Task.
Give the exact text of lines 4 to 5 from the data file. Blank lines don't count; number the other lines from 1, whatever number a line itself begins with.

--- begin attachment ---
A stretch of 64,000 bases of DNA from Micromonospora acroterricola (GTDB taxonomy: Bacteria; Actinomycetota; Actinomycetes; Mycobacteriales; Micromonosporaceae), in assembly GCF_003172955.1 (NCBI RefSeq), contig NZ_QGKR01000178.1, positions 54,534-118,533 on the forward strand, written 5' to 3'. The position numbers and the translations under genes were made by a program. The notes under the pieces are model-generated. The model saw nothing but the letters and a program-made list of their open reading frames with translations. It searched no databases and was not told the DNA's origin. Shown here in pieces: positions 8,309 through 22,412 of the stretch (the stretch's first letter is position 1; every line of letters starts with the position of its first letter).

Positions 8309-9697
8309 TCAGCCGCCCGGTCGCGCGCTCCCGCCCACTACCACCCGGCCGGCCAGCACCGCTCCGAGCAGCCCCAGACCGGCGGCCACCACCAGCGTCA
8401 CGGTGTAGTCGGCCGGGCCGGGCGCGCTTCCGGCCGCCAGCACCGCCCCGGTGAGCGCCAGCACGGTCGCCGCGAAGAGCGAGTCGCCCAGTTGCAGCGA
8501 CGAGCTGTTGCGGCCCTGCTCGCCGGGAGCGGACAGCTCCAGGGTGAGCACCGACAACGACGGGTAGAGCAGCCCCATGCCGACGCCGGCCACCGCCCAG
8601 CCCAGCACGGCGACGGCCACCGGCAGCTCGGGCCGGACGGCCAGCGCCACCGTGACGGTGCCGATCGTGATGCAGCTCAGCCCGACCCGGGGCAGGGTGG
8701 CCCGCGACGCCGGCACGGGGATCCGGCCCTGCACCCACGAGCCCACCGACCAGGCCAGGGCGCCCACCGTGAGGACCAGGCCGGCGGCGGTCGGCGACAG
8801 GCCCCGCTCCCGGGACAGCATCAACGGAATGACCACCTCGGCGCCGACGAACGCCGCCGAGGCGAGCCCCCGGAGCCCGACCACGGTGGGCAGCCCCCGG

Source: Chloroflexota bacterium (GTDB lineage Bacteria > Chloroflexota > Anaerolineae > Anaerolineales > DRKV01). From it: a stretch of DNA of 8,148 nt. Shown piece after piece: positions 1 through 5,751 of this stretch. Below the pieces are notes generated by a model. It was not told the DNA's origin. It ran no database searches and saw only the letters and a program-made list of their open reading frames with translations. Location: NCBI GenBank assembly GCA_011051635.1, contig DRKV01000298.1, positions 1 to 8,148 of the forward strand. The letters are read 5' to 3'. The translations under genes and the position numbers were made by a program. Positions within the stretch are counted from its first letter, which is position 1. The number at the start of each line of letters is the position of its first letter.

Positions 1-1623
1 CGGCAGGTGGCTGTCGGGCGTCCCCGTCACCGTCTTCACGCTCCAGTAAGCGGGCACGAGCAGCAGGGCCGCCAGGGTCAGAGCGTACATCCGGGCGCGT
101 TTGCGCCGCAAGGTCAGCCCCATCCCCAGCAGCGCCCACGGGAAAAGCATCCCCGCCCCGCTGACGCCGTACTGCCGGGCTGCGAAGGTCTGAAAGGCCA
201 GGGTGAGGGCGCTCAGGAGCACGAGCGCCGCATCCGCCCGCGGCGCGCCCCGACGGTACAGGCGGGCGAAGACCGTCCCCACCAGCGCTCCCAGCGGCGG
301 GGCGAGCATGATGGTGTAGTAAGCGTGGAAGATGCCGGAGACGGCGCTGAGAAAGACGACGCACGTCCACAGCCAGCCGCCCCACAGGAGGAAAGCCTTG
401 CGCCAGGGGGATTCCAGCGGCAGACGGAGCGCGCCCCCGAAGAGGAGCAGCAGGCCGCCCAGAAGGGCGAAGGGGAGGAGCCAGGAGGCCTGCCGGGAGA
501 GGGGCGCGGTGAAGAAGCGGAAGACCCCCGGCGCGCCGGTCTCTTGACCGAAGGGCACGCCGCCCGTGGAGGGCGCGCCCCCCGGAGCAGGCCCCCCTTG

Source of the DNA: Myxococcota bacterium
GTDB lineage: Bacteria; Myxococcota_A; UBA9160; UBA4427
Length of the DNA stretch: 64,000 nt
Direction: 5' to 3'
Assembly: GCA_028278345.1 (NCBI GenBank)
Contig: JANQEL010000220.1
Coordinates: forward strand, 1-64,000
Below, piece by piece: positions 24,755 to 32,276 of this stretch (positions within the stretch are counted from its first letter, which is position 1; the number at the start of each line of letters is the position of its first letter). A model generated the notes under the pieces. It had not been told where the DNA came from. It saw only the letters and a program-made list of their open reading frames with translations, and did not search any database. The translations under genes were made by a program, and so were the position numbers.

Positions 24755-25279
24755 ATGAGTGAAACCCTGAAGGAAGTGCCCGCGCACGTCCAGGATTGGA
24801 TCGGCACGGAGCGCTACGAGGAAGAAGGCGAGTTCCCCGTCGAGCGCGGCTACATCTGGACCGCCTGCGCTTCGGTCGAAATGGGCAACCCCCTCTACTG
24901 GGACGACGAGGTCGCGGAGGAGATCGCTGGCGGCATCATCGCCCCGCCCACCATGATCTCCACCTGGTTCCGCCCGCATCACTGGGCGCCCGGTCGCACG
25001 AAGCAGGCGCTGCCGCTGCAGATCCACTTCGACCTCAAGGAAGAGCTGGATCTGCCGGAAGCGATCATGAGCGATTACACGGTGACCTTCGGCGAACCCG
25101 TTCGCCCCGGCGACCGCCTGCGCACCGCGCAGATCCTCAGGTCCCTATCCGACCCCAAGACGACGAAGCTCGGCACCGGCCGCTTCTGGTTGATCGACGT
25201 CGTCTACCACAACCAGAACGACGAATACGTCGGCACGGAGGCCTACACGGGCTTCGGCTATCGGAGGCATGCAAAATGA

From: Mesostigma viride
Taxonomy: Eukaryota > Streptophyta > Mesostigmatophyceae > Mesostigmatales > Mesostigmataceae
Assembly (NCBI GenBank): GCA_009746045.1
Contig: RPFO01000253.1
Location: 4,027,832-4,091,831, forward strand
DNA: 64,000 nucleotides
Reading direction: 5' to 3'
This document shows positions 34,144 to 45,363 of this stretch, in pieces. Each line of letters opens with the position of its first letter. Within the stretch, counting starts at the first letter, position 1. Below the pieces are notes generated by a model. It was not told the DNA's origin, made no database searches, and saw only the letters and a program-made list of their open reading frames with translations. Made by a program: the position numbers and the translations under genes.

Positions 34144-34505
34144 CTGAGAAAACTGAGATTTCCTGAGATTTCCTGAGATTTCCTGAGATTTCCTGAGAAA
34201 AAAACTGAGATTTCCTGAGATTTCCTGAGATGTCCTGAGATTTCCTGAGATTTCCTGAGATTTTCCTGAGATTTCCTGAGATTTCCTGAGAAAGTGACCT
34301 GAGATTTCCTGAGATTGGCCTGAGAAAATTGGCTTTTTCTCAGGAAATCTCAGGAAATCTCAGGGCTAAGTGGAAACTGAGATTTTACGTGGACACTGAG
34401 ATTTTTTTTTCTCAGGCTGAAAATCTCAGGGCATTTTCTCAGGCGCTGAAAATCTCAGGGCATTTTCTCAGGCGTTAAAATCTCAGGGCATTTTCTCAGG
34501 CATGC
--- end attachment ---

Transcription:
8401 CGGTGTAGTCGGCCGGGCCGGGCGCGCTTCCGGCCGCCAGCACCGCCCCGGTGAGCGCCAGCACGGTCGCCGCGAAGAGCGAGTCGCCCAGTTGCAGCGA
8501 CGAGCTGTTGCGGCCCTGCTCGCCGGGAGCGGACAGCTCCAGGGTGAGCACCGACAACGACGGGTAGAGCAGCCCCATGCCGACGCCGGCCACCGCCCAG